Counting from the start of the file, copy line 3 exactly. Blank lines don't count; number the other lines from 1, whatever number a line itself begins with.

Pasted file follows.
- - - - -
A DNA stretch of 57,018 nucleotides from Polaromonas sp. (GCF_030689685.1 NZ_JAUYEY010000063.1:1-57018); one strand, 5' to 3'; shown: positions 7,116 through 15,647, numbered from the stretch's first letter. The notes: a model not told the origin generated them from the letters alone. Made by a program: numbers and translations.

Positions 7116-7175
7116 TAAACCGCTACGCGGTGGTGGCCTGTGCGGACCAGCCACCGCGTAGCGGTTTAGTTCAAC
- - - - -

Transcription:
7116 TAAACCGCTACGCGGTGGTGGCCTGTGCGGACCAGCCACCGCGTAGCGGTTTAGTTCAAC